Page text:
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Senator Paul wants light punishment of Snowden for NSA leaks

Senator Rand Paul (R-KY) speaks at the Liberty Political Action Conference (LPAC ) in Chantilly, Virginia September 19, 2013. REUTERS/Kevin
Senator Rand Paul (R-KY) speaks at the Liberty Political Action Conference (LPAC ) in Chantilly, Virginia September 19, 2013. REUTERS/Kevin

WASHINGTON (Reuters) - The public debate over the fate of former National Security Agency contractor Edward Snowden intensified on Sunday with conservative Senator Rand Paul calling for a light prison term as punishment for Snowden's disclosure of information on government surveillance programs.

Paul, a Republican, said in an interview on ABC's "This Week" that Snowden does not deserve the death penalty or life in prison for the leaks, which have rattled the U.S. intelligence community, not to mention an American public that had been unaware of the extent of NSA data collection.

Instead, Paul spoke favorably of "some penalty of a few years in prison" if Snowden were to return to the United States from Russia, where he currently is living, to face trial.

Paul, a freshman senator from Kentucky and a Tea Party favorite who has his eye on running for president in 2016, made his remarks a few days after a New York Times editorial said Snowden had done the United States "a great service" in divulging details of NSA surveillance.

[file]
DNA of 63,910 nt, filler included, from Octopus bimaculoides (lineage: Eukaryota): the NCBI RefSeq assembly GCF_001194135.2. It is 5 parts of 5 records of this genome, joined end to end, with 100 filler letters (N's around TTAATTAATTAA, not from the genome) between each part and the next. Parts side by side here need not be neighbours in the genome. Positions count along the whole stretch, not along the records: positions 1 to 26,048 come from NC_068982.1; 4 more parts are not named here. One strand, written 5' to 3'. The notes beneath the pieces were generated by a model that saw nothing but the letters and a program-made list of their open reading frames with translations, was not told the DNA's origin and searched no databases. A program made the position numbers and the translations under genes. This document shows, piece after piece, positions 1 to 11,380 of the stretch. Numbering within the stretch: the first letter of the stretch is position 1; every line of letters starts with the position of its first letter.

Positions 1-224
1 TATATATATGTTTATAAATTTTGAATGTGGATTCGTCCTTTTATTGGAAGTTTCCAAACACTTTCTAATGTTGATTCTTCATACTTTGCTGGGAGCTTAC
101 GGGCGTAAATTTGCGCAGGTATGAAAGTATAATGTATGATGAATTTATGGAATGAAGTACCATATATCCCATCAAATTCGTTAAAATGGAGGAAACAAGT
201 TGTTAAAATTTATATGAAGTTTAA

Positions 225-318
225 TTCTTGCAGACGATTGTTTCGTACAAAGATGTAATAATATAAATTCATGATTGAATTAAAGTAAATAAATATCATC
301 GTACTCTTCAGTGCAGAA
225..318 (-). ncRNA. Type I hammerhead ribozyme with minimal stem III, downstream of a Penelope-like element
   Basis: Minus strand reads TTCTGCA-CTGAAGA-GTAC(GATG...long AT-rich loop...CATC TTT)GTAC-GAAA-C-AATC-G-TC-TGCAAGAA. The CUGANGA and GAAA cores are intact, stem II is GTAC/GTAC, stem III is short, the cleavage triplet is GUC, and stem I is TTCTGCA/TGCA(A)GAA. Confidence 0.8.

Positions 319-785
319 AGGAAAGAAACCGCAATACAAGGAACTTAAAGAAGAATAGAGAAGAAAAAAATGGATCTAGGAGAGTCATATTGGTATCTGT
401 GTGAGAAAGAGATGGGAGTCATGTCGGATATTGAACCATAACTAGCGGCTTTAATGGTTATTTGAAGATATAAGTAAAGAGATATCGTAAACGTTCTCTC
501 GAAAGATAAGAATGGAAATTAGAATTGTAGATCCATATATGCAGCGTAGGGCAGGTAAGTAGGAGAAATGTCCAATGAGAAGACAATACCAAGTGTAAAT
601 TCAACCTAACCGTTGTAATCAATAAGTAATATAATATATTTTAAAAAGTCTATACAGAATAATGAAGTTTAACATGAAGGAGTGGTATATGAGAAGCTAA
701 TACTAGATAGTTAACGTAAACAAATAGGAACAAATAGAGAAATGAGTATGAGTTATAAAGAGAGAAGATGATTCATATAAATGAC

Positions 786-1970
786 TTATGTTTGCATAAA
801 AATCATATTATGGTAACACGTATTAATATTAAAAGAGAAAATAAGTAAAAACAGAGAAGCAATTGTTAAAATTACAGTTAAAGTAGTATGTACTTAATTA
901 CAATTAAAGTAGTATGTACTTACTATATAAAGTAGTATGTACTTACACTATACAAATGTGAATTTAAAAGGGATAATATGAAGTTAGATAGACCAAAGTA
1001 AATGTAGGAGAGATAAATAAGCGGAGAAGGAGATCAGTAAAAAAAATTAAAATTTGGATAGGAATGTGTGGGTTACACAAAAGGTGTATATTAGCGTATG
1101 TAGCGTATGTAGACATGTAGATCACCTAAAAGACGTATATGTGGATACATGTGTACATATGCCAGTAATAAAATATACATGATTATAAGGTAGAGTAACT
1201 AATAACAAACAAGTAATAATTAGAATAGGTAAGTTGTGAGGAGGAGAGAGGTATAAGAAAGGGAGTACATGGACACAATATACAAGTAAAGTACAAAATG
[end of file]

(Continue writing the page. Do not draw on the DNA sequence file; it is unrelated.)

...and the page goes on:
The newspaper said the U.S. government should offer Snowden "a plea bargain or some form of clemency that would allow him to return home."

Senator Charles Schumer, the third-ranking Democrat in the Senate, also on ABC, said Snowden should return to stand trial but that the United States should not offer a plea bargain to him.

Schumer said a trial could help clarify several issues, including whether the vast amounts of data being collected by the NSA actually help the United States root out terrorists and how much damage Snowden's leaks have done to American intelligence agents.

Last month, a federal judge criticized the NSA's metadata counter-terrorism program, saying that he could not imagine a more "indiscriminate" and "arbitrary invasion."

The Obama administration on Friday appealed that court's ruling: that the NSA's gathering of Americans' telephone records was probably unconstitutional.

(Reporting By Richard Cowan; Editing by Bill Trott and Steve Orlofsky)

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